In 1956, Stanford University revised its undergraduate curriculum and implemented a general education program with specific distribution requirements drawn from various disciplines. Students had to take a year of freshman writing, a year of Western Civ, a math class, two humanities classes, two social sciences classes, a year-long sequence of courses in one of the natural sciences, and two senior colloquia (upper-division seminars within a student’s major). Students also had to demonstrate competency in a foreign language.
In 1957, Stanford published The Undergraduate in the University: A Report to the Faculty by the Executive Committee of the Stanford Study of Undergraduate Education, 1954-56. The last chapter of this report, “The New Curriculum,” details the deliberations of the subcommittees tasked with developing the new general studies program and discusses the rationale behind the new requirements.
I find the timing and sequence of these events amusing, but not particularly surprising.
As institutions go, Stanford has often moved rather quickly, at least when it comes to curricular revision. The recommendations of the 1954-56 curriculum committee were no sooner made than implemented – the write-up, Stanford’s cardinal-covered contribution to the mid-century what-is-a-university-education-supposed-to-be genre, came after the fact. Compare this to the fate of Harvard’s 1945 report, General Education in a Free Society (known as the “Redbook” for its crimson cover). As Gilbert Allardyce explains, the report was published to great acclaim and its recommendations were “approved in principle” by the Harvard faculty.* However,
The Redbook plan for compulsory courses in the social sciences, humanities, and natural sciences gave way in debate to a ‘temporary’ experiment permitting two to four optional courses in these areas. With time, what was temporary became permanent, and two to four options became more, and more. The elective system, thrown out the door, came back in through the window.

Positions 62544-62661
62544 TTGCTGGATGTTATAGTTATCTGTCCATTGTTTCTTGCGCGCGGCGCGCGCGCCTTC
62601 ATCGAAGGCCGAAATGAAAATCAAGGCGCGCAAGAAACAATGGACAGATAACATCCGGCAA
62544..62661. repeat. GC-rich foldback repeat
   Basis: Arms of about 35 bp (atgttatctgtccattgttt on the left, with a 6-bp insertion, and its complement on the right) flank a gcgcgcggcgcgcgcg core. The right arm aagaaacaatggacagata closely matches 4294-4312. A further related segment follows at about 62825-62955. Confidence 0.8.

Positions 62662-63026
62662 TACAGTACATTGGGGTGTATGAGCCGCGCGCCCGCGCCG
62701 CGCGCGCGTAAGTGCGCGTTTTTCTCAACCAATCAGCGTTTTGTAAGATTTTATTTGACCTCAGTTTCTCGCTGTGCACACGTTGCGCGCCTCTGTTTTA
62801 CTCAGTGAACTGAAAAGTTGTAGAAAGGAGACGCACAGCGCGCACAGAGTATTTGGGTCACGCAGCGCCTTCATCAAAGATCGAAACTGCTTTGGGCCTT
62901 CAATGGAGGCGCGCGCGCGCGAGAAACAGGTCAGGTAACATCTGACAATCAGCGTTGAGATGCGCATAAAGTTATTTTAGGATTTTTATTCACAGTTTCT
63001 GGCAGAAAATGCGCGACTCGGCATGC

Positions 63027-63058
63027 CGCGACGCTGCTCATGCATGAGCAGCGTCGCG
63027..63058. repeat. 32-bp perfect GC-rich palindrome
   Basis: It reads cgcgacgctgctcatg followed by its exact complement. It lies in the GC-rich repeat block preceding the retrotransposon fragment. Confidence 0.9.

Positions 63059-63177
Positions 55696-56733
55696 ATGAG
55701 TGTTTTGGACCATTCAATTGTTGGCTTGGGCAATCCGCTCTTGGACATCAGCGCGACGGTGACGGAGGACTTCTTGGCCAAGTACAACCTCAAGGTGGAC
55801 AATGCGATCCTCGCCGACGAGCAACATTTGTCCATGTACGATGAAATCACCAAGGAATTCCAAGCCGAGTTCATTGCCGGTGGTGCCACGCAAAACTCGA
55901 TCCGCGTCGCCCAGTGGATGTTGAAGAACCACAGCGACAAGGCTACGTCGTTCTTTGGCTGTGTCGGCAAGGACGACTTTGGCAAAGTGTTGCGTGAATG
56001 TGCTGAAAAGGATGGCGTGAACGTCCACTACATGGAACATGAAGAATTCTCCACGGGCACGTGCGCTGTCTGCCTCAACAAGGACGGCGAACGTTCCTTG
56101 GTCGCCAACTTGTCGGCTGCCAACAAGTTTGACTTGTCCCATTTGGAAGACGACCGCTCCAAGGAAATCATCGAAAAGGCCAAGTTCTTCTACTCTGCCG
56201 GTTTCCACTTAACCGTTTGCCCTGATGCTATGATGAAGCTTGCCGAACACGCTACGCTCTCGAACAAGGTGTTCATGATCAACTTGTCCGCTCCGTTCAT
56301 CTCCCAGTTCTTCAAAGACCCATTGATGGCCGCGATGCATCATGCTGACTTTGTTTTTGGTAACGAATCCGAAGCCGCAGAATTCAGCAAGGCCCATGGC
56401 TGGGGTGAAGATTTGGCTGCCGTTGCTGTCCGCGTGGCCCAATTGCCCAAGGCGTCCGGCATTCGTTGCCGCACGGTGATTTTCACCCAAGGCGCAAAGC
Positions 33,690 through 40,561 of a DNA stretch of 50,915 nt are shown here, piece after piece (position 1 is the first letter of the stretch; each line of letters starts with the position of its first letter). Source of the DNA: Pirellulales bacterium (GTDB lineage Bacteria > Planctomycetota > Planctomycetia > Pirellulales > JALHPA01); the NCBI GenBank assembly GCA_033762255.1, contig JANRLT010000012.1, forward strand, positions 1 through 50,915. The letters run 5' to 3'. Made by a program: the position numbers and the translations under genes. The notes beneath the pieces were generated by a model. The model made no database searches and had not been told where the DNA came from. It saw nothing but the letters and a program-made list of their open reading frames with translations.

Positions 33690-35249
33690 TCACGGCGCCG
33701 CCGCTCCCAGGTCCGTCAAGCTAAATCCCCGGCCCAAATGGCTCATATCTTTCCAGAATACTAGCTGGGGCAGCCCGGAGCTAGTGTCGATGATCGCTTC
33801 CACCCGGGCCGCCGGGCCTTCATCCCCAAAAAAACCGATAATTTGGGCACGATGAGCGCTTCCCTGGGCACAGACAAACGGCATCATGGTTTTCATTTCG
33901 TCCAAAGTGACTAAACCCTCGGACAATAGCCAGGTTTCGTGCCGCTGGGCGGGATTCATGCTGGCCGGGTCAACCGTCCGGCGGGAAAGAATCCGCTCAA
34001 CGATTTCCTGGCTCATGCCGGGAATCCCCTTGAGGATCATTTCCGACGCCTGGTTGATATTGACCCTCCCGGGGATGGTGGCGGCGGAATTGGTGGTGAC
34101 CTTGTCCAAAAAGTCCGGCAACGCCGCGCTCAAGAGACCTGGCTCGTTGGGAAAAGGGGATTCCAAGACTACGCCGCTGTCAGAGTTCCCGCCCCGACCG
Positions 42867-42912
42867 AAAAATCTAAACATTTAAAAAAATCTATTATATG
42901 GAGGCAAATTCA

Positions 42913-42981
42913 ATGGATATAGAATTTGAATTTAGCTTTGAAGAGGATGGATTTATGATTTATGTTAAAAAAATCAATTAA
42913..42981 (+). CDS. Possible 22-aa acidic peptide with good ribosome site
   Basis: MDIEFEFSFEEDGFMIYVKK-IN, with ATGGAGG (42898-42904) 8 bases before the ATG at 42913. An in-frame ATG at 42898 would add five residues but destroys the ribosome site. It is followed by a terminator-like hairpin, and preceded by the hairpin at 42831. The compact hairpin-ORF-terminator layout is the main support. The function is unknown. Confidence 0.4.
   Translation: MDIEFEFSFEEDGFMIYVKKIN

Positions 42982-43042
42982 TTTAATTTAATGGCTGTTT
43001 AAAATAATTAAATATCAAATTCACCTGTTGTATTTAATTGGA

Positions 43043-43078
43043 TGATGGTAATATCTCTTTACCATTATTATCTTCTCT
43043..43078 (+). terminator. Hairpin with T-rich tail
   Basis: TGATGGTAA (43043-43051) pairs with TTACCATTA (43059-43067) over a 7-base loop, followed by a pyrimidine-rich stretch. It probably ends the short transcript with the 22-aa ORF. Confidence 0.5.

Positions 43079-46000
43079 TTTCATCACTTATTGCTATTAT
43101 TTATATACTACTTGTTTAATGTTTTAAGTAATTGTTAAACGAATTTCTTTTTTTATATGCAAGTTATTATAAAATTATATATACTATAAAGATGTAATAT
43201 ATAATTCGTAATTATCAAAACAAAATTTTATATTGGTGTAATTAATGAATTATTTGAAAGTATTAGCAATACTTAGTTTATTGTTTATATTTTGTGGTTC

This is an interesting description of the interplay between innovation and tradition. Charles William Eliot’s great innovation — the elective system — had become such an ingrained tradition that this considered attempt to move away from it towards a more prescriptive program of study faltered from the start. The Harvard faculty’s resistance to change on this score was institutionally conservative, but a conservative defense of a certain kind of liberality — professors’ freedom to teach the courses they wanted to teach, and students’ freedom to take the courses they wanted to take. Stanford’s mid-1950s curricular reform, on the other hand, was a fairly comprehensive change in how the institution structured undergraduate education, but it was a turn toward a more uniform curriculum. The difference, of course, is not just a matter of institutional location, but historical situation — the trailing edge of a World War versus the cutting edge of a Cold War.
Nevertheless, if Stanford has at times moved quickly and decisively on curricular reform, it has also moved frequently — so frequently, indeed, that a longer view of the history of the Stanford curriculum could suggest not decisive action but persistent indecision — or at least division — over the nature and aims of undergraduate education.
For instance, the general education program implemented for the fall quarter of 1956 was pretty much scrapped for the fall quarter of 1970 in response to 1960s-era student (and faculty) demands for flexibility and “relevance.” A (two quarter) writing requirement remained. For the rest of the requirements, it was a rule of threes: students could take any three 3-hour courses from three broad areas (humanities/fine arts, social sciences, math/science/technology) – 27 hours of course requirements, with the specific courses left entirely up to the students.